Big Bank Lobbyists Fighting Financial Reform Outnumber Pro-Reform Lobbyists by 11-1

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Big Bank Lobbyists Fighting Financial Reform Outnumber Pro-Reform Lobbyists by 11-1

New Public Citizen Report Shows Firepower Wall Street Is Bringing to Capitol Hill

WASHINGTON - Wall Street is pulling out the stops to get a financial reform bill that changes as little as possible.

Since the beginning of 2009, nearly 1,000 lobbyists have worked on
at least one of nine key bills designed to rewrite the rules governing
derivatives, a new Public Citizen report shows.

These lobbyists have overwhelmingly represented organizations
opposing or attempting to water down proposed regulation, according to
Public Citizen’s analysis of lobbying disclosure data filed with the
U.S. House of Representatives.

Lobbyists representing opponents of strong derivatives reform have
outnumbered pro-reform lobbyists by more than 11-to-1 (903 to 79
lobbyists). Among the clients represented by the anti-reform lobbyists
were the nation’s five largest banks, several major financial trade
associations and the U.S. Chamber of Commerce.

“Wall Street is fighting hard to keep its casino open for business,”
said David Arkush, director of Public Citizen’s Congress Watch
division. “They want to keep making risky bets, awarding themselves
billions in bonuses and running to Uncle Sam for handouts when they
lose. Their position is ridiculous and discredited, so it’s not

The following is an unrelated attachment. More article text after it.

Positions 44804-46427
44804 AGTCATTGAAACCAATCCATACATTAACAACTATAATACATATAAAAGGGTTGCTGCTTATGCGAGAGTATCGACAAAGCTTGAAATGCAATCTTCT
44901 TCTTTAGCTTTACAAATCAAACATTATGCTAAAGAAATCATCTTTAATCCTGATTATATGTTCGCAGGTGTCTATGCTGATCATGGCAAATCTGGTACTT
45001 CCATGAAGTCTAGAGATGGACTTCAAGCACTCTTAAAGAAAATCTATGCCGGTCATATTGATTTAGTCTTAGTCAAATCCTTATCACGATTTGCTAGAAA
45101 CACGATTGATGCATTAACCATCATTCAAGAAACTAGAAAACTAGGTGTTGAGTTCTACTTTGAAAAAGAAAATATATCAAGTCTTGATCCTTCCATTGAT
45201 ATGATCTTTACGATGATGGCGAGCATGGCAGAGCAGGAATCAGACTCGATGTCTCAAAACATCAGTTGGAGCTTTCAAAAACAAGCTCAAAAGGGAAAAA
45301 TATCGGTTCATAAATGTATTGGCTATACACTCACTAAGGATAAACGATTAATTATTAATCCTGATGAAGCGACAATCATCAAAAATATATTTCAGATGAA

surprising that they would hire nearly a thousand lobbyists to drown
out reform advocates.”

The Senate Wall Street reform bill includes relatively aggressive
derivatives regulation approved by the Agriculture Committee. The
current draft would push most derivatives trading onto open exchanges
or clearinghouses, and would deny federal deposit insurance to
derivatives traders. This latter requirement would force commercial
banks to spin their derivatives trading operations off into independent
companies, although they would be able to remain under the same holding
company. Wall Street is lobbying furiously to eliminate or undermine
these provisions.

“Lawmakers should mind the advocacy disparity on derivatives and
work to give fair consideration to the pro-reform side,” Arkush said.
“A small number of organizations are completely outgunned, but unlike
like big bank lobbyists, they represent tens of millions of real
people.”

The report is available at http://www.citizen.org/documents/DerivativesLobbyistsReport.pdf.

 

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Public Citizen is a national, nonprofit consumer advocacy organization founded in 1971 to represent consumer interests in Congress, the executive branch and the courts.

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